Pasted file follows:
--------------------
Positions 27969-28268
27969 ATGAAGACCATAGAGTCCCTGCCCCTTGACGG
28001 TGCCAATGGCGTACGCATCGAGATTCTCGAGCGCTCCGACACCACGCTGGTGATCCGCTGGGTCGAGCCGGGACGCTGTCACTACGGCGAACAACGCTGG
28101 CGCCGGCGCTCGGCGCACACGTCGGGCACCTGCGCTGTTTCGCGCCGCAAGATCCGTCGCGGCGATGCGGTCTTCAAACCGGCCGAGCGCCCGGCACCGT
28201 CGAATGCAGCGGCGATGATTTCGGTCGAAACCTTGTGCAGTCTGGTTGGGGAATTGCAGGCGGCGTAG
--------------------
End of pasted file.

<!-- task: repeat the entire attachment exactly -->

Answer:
Positions 27969-28268
27969 ATGAAGACCATAGAGTCCCTGCCCCTTGACGG
28001 TGCCAATGGCGTACGCATCGAGATTCTCGAGCGCTCCGACACCACGCTGGTGATCCGCTGGGTCGAGCCGGGACGCTGTCACTACGGCGAACAACGCTGG
28101 CGCCGGCGCTCGGCGCACACGTCGGGCACCTGCGCTGTTTCGCGCCGCAAGATCCGTCGCGGCGATGCGGTCTTCAAACCGGCCGAGCGCCCGGCACCGT
28201 CGAATGCAGCGGCGATGATTTCGGTCGAAACCTTGTGCAGTCTGGTTGGGGAATTGCAGGCGGCGTAG